This continues a proud tradition of mathematicians whose area of expertise is nowhere near statistics writing newspaper pieces saying that statistical sampling in censuses a good idea; Brian Conrad, 1998, New York Times.
In some sense it carries more weight when mathematicians who don't spend most of their time battling randomness in some sort or another . Statisticians of course think that doing statistical adjustments to the census in order to make it more accurate is a Good Idea; it gets them, their students, or their friends jobs!
As a combinatorialist I admire the theoretical elegance of our country's once-a-decade exercise in large-scale, brute-force combinatorics. But in practice, well, of course it needs some statistical help.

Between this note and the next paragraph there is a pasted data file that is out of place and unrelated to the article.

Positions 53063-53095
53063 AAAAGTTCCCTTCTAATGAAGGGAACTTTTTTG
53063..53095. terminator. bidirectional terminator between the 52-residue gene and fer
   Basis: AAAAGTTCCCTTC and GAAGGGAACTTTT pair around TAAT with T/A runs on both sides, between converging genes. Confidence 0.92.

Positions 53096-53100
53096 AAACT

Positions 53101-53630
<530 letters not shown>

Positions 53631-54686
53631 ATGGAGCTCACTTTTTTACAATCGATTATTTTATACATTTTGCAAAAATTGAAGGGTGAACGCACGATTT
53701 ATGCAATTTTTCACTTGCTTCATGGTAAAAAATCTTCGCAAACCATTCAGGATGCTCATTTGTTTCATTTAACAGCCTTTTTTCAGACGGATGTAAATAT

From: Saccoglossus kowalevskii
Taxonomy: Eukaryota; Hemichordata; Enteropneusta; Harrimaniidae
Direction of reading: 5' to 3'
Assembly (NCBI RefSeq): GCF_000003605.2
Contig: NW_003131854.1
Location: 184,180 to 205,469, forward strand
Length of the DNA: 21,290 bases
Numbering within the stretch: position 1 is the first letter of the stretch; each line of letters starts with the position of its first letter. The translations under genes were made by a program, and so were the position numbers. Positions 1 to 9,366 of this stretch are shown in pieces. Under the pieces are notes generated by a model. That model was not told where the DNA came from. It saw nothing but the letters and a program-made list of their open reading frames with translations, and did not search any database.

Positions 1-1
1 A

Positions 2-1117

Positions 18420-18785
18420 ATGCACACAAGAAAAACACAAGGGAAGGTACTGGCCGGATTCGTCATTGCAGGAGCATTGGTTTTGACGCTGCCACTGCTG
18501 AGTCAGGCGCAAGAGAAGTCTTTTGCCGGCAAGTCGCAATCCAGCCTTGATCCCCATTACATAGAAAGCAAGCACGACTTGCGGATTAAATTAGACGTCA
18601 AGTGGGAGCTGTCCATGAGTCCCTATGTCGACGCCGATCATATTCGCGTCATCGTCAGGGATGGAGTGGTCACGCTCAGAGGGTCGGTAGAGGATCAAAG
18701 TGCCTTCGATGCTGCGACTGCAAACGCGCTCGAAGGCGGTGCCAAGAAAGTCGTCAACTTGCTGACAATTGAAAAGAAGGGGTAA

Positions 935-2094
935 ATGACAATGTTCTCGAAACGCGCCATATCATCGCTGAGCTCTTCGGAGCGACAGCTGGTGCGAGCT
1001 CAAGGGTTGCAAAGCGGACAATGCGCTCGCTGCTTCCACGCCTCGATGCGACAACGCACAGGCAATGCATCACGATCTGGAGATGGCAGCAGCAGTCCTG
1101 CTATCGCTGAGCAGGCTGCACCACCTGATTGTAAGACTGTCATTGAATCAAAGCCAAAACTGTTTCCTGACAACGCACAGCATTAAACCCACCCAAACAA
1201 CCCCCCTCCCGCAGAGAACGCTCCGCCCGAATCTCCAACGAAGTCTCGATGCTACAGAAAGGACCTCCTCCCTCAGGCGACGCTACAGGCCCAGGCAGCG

And here's something interesting:
Since 1970, a mail-in survey has provided the majority of census data, so what we enumerate is not people but numbers written on a form, which are as likely to be fictional as any statistical estimate.I wonder if people are actually lying on their census forms. I suspect this would skew the count upwards. People who deliberately lie on their census forms, at least the sort of people I know, are likely to give "joke" answers. And large numbers are funnier. I live in a one-bedroom apartment, and if I were the sort of person who lied on government forms I would easily say that ten people live in my apartment. I can't give a comically low number of people living here, because the census insists that a positive integer number of people live in each place. Does the census has some sort of way to correct for this?